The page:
By W. George Scarlett When there are pond problems, such as when fish are dying, it often takes systems thinking and high-level scientific investigation to… Read More »When Pond Problems Call for Systems Thinking
Review by Hailey Swett, book by Kate Messner with art by Christopher Silas Neal | Ponds: what lovely and lively ecosystems! What child doesn’t love exploring a pond, searching for critters big and small? In her picture book Over and Under the Pond, Kate Messner takes young readers on a journey of exploration through a pond, all from the comfort of their homes.
By W. George Scarlett | Bugs sucking the blood of other bugs, hawks grabbing and tearing apart squirrels, coyotes howling after a kill – if ever someone gets sentimental about nature and speaks only of nature’s wonders, that person has missed something central about nature, namely, that nature works on a different ethic than that of most humans.
By W. George Scarlett | Waterbug, waterbug, always gliding / Never sinking, always sliding…
By Layla Sastry | The following is an exercise that can be used with younger and older children to help them connect to and know life in and around ponds.
By W. George Scarlett | To know nature can be through touching, smelling, seeing – in short, through sensing.
By Zhou Jiang and Ting Zhang | By Children in urban kindergartens lack opportunities to get close to nature. But with help from teachers, getting close to nature can still happen – as the following story illustrates. The story is about a kindergarten in the West Lake District, Hangzhou City, where poop in the sandpit inspired a class of 4–5-year-old children to explore their relationship with a cat.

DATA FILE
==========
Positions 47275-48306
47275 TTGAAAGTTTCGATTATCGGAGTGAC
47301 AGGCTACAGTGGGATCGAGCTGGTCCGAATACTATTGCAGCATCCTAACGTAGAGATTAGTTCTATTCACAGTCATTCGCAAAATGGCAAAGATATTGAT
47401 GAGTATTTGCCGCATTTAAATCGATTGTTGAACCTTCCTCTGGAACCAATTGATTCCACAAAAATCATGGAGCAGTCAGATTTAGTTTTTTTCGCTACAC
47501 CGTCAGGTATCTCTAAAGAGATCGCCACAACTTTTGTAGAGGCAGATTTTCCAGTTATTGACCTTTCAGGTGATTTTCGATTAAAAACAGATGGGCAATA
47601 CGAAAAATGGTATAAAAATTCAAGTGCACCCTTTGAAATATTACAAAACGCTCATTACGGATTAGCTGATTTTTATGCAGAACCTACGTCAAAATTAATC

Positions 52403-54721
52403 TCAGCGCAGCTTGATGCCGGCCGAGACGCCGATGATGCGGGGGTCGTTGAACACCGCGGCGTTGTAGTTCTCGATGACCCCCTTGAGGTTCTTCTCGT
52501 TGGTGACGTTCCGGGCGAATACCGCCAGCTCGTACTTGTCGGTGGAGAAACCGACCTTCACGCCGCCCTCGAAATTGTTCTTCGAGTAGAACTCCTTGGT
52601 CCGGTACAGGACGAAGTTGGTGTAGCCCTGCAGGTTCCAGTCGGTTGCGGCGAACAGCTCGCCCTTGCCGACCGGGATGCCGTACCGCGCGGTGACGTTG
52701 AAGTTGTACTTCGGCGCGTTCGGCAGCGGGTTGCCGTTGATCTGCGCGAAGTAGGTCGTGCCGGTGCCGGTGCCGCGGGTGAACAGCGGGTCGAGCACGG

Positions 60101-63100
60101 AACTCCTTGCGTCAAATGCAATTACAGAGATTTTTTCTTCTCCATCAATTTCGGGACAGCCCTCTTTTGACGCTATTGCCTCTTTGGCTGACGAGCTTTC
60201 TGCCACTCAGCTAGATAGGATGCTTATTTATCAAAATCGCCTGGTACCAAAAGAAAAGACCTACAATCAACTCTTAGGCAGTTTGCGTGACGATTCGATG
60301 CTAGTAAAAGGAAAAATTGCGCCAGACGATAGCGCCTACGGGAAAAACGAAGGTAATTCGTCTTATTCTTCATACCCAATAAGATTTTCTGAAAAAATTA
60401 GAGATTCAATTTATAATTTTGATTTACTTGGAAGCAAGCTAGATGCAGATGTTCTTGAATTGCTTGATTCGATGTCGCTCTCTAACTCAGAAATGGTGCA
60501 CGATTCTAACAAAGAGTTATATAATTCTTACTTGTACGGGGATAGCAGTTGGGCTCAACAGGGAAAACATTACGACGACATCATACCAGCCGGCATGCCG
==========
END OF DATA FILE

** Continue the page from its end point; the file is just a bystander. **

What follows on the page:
By W. George Scarlett | I have sometimes wondered how came the stars, not to mention the moon and Mars. Are they someone’s leftover Christmas tree snow? Or perhaps they are mothballs – I really don’t know.
By Amy and Dan Warren | Our son, Lio, hops in the car at the end of a cold and damp school day. Rosy-cheeked and smeared with earth and ash from fort-building and fire-making, he reaches down to take off his boots and empty them of leaves, water, and mud. His pockets carry the day’s found treasures: Quartz rocks, cool sticks that double as swords, acorns with their cupule caps carefully removed. He tells us about playing in the stream, falling in, and then warming up by the fire. The cold and wet, and the restorative warmth of fire, are intimate experiences for Lio, part of his personal history. Consequences—the interplay of these experiences—are naturally rooted in the context, and so they are predictable and seemingly just. So too is his personal efficacy, as he navigates the context: The warmth of the fire he helped to make, and his regained comfort, signal his effectiveness. He is but a part of a whole system called Nature.